"The Biggest Loser has become a platform to talk about what's going on with our health. It's not about diet; it's about taking care of yourself and taking care of this generation so we can take care of the next," says Niemi. "It has become a true brand that has the earned right and respect to address a very sensitive issue and really work toward saving lives."
NBCU TV CPG has developed innovative partnerships to extend The Biggest Loser property into a year-round brand juggernaut with fitness and nutrition products, as well as various events.
Consider the following:
The Biggest Loser website
–NBCU TV CPG, in conjunction with Shine America, launched an enhanced website and online community last month. The new health and lifestyle site includes news and information from the brand's fitness philosophy and nutritional guidelines to events and products.
–There are now three The Biggest Loser resorts operating in Ivins, Utah, Malibu, Calif., and Niagara, New York, with several more resorts planned.
–Launched last fall, the race events, which features season five contestants Dan and Jackie Evans as national spokespeople, are now scheduled in more than 20 cities and growing.
–The line includes body wellness monitors from BodyMedia; exercise equipment from Jacobs Ladder and Cybex; workout DVDs; music CDs; video games; books; cookbooks; nutritional products; and bath and food scales.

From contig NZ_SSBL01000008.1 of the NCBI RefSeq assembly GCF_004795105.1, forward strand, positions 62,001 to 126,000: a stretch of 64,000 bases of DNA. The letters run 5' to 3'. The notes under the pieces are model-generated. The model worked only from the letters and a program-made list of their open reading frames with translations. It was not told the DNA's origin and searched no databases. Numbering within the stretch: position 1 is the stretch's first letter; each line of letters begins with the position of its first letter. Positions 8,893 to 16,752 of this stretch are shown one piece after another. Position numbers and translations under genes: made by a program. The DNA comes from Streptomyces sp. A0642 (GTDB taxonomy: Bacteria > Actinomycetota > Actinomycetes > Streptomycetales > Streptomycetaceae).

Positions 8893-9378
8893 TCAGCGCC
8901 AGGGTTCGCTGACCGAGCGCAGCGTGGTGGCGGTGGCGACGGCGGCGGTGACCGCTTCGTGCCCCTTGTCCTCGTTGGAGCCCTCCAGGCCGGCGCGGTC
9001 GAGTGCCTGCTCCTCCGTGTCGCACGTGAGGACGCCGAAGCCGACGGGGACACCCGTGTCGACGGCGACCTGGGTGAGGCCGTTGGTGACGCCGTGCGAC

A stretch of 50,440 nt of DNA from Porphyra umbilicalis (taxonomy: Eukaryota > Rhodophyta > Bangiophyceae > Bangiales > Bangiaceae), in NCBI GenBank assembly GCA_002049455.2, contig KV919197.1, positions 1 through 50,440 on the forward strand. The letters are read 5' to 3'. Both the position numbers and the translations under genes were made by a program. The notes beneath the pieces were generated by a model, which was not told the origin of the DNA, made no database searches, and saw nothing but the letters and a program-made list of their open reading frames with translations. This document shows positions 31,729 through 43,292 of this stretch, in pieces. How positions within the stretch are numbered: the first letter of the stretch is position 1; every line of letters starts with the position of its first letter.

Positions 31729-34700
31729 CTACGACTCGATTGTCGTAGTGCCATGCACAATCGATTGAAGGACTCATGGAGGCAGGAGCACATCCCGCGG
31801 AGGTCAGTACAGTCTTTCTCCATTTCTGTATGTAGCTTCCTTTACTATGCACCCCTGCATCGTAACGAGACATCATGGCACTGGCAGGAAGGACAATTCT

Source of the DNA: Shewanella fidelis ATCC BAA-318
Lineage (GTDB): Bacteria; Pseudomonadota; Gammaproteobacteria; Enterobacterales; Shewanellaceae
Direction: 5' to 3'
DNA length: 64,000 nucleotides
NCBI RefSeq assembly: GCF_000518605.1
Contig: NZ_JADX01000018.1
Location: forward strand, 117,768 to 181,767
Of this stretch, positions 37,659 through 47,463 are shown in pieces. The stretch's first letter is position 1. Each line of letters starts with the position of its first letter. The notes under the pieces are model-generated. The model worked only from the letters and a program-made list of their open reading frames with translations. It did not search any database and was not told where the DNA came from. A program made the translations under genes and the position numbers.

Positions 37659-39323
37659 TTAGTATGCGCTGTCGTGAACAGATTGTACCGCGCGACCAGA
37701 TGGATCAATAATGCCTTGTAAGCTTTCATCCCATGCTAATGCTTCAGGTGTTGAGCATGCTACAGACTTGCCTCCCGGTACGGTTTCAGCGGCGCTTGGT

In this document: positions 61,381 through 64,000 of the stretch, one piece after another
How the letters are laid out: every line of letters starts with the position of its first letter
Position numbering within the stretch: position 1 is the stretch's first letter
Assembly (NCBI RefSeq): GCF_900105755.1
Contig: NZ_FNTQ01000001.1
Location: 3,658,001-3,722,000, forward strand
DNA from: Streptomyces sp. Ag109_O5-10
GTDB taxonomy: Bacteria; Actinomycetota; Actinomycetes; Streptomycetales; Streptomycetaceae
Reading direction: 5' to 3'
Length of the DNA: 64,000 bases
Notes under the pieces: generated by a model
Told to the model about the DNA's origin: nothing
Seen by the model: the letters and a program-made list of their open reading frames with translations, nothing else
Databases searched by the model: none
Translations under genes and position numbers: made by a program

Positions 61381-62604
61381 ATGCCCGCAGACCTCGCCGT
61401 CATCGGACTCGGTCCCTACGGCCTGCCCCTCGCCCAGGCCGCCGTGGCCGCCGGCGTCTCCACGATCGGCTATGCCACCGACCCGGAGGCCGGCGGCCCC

Another hot property for NBCU TV CPG is "Smash," a musical drama that addresses the process of developing an original Broadway musical, as it begins its second season on Feb. 5.
"It's the only show on TV that puts out such a large amount of original music," says Niemi.
NBCU TV CPG has already released a Smash sheet music collection from Alfred Music Publishing and is releasing "Bombshell," the original cast album, Feb. 12.
In addition, Niemi says that a Smash bus tour of New York City will debut in the spring in partnership with On Location.
"It will take visitors on a journey as if they were walking with the characters Karen and Ivy. It will showcase where Angelica Houston's production office is, where Karen works and all the ins and outs of how Broadway functions," Niemi says.
NBCU TV CPG's resident super fan and science fiction/comic book aficionado, Christopher Lucero, director of global licensing, continues to find new ways to bring exciting products to fans based on classic programs and current hits. Some recent initiatives include: